GC: We want to ID the opportunities to have R&D centers first.

CA: What changes in technology have you identified in your key end-markets? What is Éolane doing to stay ahead of those changes? Are there markets you are not in that you see as potentially attractive in the future?

MP: Innovation is a differentiator for us. We started R&D services in 1978. This is not a recent strategy. We believed, even 30 years ago, the future of EMS companies would be to provide to customers additional services like R&D. It is not new for us; it is in our blood.

That clearly is our roadmap. There are two paths we have to follow: technology, in terms of the platforms we invest in. We invest in 10 bricks. We consider those 10 bricks as coming from the market.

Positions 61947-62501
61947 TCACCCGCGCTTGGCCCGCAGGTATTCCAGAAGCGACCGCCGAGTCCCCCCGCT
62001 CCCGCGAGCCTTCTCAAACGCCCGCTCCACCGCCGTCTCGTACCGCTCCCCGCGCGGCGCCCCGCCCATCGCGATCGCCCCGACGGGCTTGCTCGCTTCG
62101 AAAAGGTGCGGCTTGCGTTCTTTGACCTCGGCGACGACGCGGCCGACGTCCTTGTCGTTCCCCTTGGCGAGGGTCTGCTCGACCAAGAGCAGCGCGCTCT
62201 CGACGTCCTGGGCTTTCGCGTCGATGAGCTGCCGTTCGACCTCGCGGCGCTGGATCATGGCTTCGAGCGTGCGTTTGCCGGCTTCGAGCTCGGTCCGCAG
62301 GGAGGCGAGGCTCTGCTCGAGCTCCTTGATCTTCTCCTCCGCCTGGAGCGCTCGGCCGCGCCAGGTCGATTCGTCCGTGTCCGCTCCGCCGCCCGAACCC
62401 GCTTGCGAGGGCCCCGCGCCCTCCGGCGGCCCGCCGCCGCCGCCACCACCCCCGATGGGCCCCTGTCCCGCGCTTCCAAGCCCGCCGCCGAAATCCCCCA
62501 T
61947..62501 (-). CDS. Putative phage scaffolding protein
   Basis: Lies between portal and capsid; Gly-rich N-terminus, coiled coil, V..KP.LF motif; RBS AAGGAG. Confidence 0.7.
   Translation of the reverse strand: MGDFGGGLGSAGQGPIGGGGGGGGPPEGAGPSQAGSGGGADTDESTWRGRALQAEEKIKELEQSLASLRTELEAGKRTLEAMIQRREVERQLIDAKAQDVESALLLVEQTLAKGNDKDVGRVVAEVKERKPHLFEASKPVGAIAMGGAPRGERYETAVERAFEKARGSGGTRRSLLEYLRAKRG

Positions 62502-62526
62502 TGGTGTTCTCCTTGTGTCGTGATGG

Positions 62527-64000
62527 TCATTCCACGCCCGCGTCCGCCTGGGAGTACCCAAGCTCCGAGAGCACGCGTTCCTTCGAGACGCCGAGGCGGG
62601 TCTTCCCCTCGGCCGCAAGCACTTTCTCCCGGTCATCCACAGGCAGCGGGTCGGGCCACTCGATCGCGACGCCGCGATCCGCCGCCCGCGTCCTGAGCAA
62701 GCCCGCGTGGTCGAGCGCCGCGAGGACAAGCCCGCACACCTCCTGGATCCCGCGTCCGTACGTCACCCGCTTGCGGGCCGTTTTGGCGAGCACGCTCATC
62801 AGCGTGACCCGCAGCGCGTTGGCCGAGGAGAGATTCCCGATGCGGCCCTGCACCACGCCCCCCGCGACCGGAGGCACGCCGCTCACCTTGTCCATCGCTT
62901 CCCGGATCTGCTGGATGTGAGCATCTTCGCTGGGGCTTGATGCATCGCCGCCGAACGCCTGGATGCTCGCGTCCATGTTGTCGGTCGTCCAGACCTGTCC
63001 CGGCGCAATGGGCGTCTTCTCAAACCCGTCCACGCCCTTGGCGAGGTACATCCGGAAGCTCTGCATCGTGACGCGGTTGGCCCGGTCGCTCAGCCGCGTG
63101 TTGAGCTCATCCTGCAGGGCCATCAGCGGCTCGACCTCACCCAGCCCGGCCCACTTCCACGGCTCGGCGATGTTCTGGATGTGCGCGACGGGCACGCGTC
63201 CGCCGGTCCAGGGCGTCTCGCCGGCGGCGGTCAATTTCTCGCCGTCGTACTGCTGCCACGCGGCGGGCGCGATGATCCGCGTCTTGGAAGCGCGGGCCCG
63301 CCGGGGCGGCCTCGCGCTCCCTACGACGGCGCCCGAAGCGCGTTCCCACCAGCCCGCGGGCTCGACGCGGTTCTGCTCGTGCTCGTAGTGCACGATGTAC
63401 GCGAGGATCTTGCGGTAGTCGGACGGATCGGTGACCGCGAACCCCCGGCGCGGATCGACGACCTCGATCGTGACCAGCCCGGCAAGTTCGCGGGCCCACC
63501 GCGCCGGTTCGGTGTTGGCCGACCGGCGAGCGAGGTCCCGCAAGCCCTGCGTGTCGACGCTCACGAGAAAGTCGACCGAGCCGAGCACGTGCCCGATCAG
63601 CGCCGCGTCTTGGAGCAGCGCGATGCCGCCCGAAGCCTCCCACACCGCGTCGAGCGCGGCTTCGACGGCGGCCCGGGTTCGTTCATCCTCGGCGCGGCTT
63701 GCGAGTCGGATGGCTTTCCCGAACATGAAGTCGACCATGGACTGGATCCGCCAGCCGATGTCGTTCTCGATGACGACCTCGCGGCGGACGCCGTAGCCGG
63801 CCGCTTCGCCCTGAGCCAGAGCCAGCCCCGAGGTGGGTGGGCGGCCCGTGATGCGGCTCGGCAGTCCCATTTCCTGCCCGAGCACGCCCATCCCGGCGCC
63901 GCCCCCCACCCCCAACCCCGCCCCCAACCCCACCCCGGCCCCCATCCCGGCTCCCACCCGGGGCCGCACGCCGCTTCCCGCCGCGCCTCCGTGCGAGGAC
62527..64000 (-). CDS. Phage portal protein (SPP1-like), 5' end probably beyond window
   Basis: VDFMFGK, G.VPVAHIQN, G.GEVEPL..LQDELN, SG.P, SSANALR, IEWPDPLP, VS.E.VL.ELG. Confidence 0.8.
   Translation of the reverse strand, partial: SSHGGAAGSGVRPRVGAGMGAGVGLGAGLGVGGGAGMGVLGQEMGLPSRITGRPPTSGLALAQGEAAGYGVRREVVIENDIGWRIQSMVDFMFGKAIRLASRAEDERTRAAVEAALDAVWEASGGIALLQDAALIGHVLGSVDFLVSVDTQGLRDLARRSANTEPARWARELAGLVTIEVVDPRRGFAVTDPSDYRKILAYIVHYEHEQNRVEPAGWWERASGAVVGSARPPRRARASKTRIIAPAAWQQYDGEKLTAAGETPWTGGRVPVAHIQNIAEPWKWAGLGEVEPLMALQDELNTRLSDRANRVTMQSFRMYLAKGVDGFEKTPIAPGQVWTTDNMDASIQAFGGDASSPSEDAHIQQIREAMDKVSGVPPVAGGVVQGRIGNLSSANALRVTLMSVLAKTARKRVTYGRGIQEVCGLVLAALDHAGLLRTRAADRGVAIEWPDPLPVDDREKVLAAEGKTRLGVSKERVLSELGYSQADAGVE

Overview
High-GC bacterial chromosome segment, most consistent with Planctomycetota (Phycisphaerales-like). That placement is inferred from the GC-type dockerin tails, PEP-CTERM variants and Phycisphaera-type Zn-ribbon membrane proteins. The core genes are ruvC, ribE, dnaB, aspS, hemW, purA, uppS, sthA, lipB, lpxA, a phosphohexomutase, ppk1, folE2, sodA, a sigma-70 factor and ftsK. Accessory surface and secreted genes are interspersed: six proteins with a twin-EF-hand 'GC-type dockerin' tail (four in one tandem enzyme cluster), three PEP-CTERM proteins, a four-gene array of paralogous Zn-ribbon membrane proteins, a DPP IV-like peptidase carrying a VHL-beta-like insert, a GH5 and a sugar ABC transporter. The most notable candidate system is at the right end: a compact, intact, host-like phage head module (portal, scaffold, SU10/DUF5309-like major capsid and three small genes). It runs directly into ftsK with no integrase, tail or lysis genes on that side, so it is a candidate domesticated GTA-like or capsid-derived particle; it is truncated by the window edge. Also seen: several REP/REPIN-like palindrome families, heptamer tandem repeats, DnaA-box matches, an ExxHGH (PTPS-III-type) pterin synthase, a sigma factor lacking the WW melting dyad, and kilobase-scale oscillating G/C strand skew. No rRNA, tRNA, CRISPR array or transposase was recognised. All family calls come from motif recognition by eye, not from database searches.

Another is assembly. We have CoB (chip on board) technology in France; it’s a heritage from Motorola. We have very high competency in chip-on-board and die assembly. This technology was considered dead a few years ago. It’s been reborn. More and more, the sensors you need in different applications like automotive and research, you are looking for low wave, wireability, portability; this is a very good solution to answer those technical issues. When we had the opportunity to
discuss with Motorola to acquire this technology, we jumped on that.

A second example is package-on-package. We have extensive experience in that. We have a roadmap in our customer survey.

We can provide customers something they never imagined. We can help the customer think outside the box.